Utah has some of the highest payday lending rates in the nation. That’s according to a new report released this week from the Pew Charitable Trusts. The research indicates that a state’s limit on interest rates is the key factor driving loan pricing. Utah is one of seven states where there is no legal limit.
A bill imposing new restrictions on payday lenders in Utah passed a crucial vote in the Utah Senate today. HB127 requires payday lenders to disclose the terms of their consumer loans, including the typically high interest rates, before a contract is signed. And the Lenders won’t be allowed to pick the courts where they file lawsuits against borrowers who default either.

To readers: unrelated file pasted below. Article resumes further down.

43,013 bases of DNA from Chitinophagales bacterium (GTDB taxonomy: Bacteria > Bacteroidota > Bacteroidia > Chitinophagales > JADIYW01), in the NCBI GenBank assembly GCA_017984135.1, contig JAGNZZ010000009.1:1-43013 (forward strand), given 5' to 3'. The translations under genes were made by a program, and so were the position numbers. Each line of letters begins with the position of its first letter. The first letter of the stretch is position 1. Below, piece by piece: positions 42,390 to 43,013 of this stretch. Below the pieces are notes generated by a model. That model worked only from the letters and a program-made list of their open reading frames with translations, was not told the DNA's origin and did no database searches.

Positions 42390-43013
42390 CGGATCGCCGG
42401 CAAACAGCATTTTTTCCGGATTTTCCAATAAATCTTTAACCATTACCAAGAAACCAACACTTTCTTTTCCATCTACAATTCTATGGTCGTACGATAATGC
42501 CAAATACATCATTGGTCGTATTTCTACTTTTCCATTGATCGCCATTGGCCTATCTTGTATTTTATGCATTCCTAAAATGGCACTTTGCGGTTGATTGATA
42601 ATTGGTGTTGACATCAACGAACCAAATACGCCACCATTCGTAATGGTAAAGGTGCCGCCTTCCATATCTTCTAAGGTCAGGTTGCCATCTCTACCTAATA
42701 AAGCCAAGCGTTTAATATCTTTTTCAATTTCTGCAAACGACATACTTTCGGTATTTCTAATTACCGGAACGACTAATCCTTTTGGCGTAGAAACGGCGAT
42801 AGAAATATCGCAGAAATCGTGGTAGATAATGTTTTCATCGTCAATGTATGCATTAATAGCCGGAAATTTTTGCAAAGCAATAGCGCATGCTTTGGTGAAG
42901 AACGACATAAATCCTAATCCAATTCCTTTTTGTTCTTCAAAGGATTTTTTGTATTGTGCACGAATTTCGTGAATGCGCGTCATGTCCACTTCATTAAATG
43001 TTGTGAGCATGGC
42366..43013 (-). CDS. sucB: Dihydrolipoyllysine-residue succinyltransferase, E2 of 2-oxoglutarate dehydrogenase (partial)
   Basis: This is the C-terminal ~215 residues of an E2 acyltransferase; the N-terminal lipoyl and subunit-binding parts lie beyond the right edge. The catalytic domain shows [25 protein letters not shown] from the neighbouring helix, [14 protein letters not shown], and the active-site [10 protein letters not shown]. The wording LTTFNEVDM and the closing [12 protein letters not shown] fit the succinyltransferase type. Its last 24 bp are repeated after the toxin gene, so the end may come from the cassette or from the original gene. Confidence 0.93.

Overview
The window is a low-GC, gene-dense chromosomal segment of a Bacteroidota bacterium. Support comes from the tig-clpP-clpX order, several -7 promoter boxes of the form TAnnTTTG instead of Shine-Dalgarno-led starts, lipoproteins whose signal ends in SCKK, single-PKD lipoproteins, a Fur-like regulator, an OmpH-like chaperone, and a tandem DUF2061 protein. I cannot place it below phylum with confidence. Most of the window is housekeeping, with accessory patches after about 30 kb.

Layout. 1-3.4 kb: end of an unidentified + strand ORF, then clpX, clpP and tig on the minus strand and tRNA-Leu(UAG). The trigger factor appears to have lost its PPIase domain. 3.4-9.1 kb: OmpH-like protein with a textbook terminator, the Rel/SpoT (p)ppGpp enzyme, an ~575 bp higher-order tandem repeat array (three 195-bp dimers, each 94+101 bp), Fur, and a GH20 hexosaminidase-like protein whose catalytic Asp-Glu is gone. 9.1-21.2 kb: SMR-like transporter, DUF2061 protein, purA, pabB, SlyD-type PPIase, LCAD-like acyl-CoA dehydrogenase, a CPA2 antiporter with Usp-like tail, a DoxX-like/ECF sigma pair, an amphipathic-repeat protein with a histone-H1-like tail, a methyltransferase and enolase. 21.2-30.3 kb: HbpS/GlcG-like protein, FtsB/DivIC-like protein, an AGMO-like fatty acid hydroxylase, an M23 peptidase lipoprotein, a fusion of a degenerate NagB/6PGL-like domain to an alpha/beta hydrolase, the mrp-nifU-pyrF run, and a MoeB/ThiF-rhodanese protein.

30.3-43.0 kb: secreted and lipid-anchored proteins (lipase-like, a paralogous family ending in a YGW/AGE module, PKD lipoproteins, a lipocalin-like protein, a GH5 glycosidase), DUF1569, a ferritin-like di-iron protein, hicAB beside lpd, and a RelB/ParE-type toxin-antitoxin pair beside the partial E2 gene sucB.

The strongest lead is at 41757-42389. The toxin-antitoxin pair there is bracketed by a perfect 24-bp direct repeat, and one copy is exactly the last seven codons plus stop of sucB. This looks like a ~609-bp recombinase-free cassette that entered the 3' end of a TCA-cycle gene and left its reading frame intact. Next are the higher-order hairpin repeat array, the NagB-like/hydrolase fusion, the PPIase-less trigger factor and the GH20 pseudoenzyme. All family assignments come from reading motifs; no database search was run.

Sen. John Valentine, R-Orem, cited the example of a payday lender in St. George.
Rep. Jim Dunnigan, R-Taylorsville, is one of a few legislators introducing bills that would give consumers more protection when dealing with payday lending companies.
HB127 would require deferred deposit lenders, also known as payday lenders, to start reporting detailed information about the loans they give out and how long it takes people to repay them. Rep. Dunnigan says this will help get to the bottom of the claim that payday lenders help create a cycle of debt for people with low income.